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It’s still hard to believe, but Frank Beamer will be coaching his last home game for Virginia Tech this Saturday. It’s been a long time since September 12, 1987 when he coached his first home game, a 22-10 loss to #10 Clemson. Unfortunately, this challenge will be just as daunting a task as that Clemson game. #12 UNC is coming to town, and the Tar Heels are one of the hottest teams in the country.
Since being upset by an inferior South Carolina team to open the season, UNC has won nine games in a row. That includes back-to-back wins over Duke (66-31) and Miami (59-21) that forced the whole country to stand up and take notice. In both of those games, the UNC backup offense played the entire fourth quarter. To show you how much of a roll the Tar Heels are on right now, here are backup quarterback Mitch Trubisky’s stats over those two games: 10 of 10 for 127 yards, 4 carries for 26 yards.
Larry Fedora has been slowly building this Carolina program, but he knew he needed a defense to go with his offense. He went out and hired Gene Chizik to coach the defense in the offseason, and though things aren’t perfect, they have improved quite a bit. Here are UNC’s defensive efficiency ratings from 2014 compared to this year…
While still not dominant, that 36 spot improvement has helped the Tar Heels take the top spot in the Coastal Division this season.
Let’s take a closer look at #12 North Carolina.
The UNC Offense vs. the VT Defense
Here’s how these two units match up statistically, with the UNC offense listed first…
Success Rate: #18
Explosive Plays: #5
The Tar Heels feature a very balanced offense that is capable of driving the length of the field. They are also one of the best teams in the country when it comes to creating big plays. This will be one of Bud Foster’s biggest challenges of the season.
Here’s how the Tech defense stacks up…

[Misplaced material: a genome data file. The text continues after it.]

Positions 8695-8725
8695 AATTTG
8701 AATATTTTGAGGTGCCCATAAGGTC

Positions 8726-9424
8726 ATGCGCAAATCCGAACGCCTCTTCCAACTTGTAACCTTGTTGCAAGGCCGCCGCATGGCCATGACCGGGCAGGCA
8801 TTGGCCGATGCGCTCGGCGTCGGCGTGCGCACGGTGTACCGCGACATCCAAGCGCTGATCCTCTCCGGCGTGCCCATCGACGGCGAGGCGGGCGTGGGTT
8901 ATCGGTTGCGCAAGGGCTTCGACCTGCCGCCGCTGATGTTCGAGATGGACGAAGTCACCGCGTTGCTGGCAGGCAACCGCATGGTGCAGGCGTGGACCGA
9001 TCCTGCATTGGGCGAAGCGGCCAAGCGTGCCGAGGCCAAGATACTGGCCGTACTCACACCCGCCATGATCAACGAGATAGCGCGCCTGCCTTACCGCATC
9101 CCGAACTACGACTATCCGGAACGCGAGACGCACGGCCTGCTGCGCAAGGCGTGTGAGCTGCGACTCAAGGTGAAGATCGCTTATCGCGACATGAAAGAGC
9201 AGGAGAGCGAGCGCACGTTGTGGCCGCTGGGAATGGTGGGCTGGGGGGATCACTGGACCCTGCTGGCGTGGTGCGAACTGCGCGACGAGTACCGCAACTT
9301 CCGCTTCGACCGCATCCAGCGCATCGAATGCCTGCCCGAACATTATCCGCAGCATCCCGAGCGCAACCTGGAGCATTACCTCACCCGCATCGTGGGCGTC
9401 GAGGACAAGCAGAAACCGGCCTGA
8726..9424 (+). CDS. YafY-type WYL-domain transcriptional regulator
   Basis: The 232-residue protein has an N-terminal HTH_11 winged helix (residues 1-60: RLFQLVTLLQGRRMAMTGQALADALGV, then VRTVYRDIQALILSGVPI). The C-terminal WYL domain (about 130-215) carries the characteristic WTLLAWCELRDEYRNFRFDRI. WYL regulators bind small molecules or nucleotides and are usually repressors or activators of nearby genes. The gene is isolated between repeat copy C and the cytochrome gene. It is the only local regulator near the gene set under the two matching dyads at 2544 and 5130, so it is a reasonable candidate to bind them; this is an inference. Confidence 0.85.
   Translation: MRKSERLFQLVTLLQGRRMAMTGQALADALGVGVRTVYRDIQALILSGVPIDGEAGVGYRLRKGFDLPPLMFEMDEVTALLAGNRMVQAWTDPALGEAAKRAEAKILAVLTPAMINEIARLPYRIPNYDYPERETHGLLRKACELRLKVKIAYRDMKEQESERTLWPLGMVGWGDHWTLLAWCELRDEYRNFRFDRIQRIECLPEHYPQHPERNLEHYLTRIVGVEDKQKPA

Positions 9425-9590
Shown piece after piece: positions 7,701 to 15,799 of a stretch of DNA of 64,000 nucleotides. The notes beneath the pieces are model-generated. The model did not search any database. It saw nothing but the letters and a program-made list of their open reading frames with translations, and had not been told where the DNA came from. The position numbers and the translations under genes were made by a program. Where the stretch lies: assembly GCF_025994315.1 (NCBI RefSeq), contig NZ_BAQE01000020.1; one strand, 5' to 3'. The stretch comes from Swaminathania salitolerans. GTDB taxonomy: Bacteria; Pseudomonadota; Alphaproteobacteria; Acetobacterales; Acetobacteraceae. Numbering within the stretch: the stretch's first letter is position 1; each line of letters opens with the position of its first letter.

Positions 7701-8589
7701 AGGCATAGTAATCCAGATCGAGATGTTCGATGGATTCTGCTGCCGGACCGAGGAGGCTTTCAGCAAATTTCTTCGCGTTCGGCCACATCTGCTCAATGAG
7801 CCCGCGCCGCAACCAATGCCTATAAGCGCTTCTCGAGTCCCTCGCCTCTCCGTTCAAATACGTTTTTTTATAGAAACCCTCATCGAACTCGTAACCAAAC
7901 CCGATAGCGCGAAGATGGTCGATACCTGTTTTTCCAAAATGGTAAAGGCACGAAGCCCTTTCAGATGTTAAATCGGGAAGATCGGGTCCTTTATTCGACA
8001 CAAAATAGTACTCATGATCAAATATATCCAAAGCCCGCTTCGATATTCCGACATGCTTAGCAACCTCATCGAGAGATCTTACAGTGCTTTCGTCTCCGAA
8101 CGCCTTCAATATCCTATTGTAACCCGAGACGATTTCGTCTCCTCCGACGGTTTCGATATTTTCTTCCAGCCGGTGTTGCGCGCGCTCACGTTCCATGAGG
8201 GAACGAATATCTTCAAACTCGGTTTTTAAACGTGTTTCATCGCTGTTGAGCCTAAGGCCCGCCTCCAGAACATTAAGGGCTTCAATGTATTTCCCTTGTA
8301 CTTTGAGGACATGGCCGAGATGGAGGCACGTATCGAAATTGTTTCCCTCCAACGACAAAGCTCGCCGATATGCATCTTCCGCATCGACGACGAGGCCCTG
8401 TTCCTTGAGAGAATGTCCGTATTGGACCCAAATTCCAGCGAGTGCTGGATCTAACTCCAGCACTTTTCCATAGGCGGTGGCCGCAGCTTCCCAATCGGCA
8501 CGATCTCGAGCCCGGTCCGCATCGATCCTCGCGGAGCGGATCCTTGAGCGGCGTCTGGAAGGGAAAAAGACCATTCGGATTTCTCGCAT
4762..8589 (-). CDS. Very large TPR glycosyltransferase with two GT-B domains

Success Rate: #10
Explosive Plays: #122
Tech’s defense has played better the last two weeks against two teams who have a combined one ACC win. However, UNC will be a totally different animal. The Hokies are one of the worst teams in the country when it comes to giving up big plays, and that’s a matchup that goes UNC’s way on paper.
UNC is #5 in the country in explosive plays, which means they have a lot of athleticism. However, they also have a lot of size across the board on the offensive side of the ball.
QB Marquise Williams (6-2, 225, Sr.): Williams actually looks and runs bigger than he’s listed. He’s completed 66.2% of his passes for 2,222 yards, with 16 touchdowns and seven interceptions. He’s also run for 659 yards, averaged 6.9 yards per carry, and scored nine touchdowns on the ground. He’s one of the most productive players in the country.
RB Elijah Hood (6-0, 220, So.): 945 rushing yards, 6.1 ypc, 12 rushing touchdowns. Hood also has nine catches out of the backfield. He’s a dynamic running back at the college level, and the Tar Heels would be undefeated right now had Larry Fedora not forgotten about Hood in the South Carolina game.
WR Quinshad Davis (6-4, 220, Sr.): UNC went into the state of South Carolina and beat out the Gamecocks and Clemson for Quinshad Davis. He is the school record holder for career receptions (189) and receiving touchdowns (23). He’s also third all-time in receiving yards.
WR Bug Howard (6-5, 210, Jr.): 22 catches, 407 yards, three touchdowns. Howard is an experienced veteran.
WR Mack Hollins (6-4, 210, Jr.): 22 catches, 585 yards, seven touchdowns. Hollins averages 26.6 yards per catch. As a comparison, Andre Davis averaged 27.5 yards per catch in 1999, and you know how fast that guy was! What’s even more impressive is that Hollins is a former walk-on.
The Hokies will have a lot of talent and size to deal with on Saturday. The Tar Heels can attack defenses both horizontally and vertically, which makes them extra dangerous.
The UNC Offensive Line
From left to right, the UNC offensive line looks like this…
LT Bentley Spain (6-6, 300, So.): 4-star recruit, top 200 player, offers from everybody
LG Caleb Peterson (6-5, 300, Jr.): 3-star recruit; offers from Alabama, Auburn, Stanford, etc.
C Lucas Crowley (6-3, 290, Jr.): 3-star recruit; offers from South Carolina, Tennessee, Nebraska, etc.
RG Landon Turner (6-4, 325, Sr.): 4-star recruit, top 125 player; offers from Florida, LSU, Stanford, etc.
RT Jon Heck (6-6, 300, Jr.): 3-star recruit; Miami offer; son of Andy Heck
No offense can be complete with a good offensive line, and the Tar Heels have that. For the most part, their line is made up of players who had multiple scholarship offers from some of the major programs throughout college football.